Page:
To such eyes as were watching from the heavens, it would indeed have appeared as though Galbar had been dealt a grievous blow by a force of tremendous proportions. The very spot that had once weathered the heaviest impact brought by the descending divines had all but ceased to be, replaced in a moment by a gaping, black emptiness, a jagged maw of mangled soil and smoke. Across a span of miles, the ground was pulverized, nothing left in its wake but a rain of curiously shaped stones which, after millennia of unnatural stasis, were finally abandoned to the fall to which they were doomed from the first day of creation. The lips of the chasm crumbled and yielded where the soil was infirm, sending stretches of desert sand, steppe grass and mountain glacier hurtling into the deep, but these were mere pebbles in the sea of its immensity. Almost nothing remained between the skin of the world and its inmost heart - its Core.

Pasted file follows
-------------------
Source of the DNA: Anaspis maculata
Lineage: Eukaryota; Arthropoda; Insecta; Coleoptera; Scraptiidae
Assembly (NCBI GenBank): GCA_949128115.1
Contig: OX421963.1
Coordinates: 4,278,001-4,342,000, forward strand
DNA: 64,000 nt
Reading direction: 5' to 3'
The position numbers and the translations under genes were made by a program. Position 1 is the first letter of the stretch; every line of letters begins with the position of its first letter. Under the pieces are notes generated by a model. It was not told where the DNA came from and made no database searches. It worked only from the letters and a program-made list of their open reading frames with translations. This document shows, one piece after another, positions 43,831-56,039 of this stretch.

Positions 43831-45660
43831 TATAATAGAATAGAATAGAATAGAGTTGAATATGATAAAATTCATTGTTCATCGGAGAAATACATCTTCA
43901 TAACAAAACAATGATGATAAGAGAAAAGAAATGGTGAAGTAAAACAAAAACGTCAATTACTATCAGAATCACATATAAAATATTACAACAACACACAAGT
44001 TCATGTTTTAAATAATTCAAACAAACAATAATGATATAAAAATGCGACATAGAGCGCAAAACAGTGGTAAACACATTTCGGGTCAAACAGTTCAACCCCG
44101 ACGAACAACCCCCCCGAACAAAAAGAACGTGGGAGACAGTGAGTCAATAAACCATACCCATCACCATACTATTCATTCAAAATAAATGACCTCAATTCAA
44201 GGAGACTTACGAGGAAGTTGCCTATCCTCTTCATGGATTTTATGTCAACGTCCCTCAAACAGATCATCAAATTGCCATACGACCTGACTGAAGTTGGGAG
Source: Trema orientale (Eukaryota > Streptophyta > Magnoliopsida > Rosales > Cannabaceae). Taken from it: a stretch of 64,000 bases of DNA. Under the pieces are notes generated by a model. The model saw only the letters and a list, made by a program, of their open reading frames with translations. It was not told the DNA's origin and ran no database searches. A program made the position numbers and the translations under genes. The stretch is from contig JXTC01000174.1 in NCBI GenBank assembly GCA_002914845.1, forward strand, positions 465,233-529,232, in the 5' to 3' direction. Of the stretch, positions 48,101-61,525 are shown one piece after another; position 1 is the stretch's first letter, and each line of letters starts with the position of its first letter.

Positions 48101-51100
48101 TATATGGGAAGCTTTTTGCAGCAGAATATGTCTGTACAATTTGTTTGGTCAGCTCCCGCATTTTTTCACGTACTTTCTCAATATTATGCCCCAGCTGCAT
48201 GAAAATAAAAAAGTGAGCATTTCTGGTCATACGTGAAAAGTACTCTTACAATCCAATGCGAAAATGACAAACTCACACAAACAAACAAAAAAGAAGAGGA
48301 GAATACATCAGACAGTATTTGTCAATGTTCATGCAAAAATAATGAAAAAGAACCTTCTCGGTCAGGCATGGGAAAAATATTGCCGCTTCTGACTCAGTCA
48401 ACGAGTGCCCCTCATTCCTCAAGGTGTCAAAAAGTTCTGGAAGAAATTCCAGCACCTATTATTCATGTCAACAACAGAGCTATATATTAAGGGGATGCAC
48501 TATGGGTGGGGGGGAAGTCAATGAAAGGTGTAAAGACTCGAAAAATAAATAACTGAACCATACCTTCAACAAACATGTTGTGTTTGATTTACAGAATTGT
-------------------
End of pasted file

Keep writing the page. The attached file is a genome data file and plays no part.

For all the enormity of this devastation, the one responsible for it could scarcely be seen even by the most acute onlookers. Like a shadow on the wind, that which had been Narzhak slithered its way through the sky, clinging to breezes like oil to watery currents, burning through clouds like an ember through silk. The primordial moon now hung dangerously low in the celestial heights, its bulk casting an even greater portion of land into darkness than the hovering debris left behind by the eruption. Mighty as the deities that had held the reins of Galbar’s fate for so long might have been, it seemed as though such immensity were beyond even their power to halt. And, in truth, it soon became apparent that the umbral remnant of the Iron Giant had no such intent.

The wraith circled about the lunar sphere, darting back and forth as though seeking something on its weathered surface, until at last it oozed down towards a familiar spot. The fissure through which the gods had first passed, slipping in from the chaos beyond worlds, and gone again as they descended unto the one that had been made their charge. Now, alone among its kind, the specter crossed that threshold for the third time. He flowed into the hoary hall where One had sat for aeons immemorable, coiled around a pillar, and alighted before the ancient throne. No longer did he tower in laughing pride, but he prostrated himself like a fog creeping over the water, and when he spoke it was in the hollow accents of a blade striking empty armour.

"The way is clear, Elder One."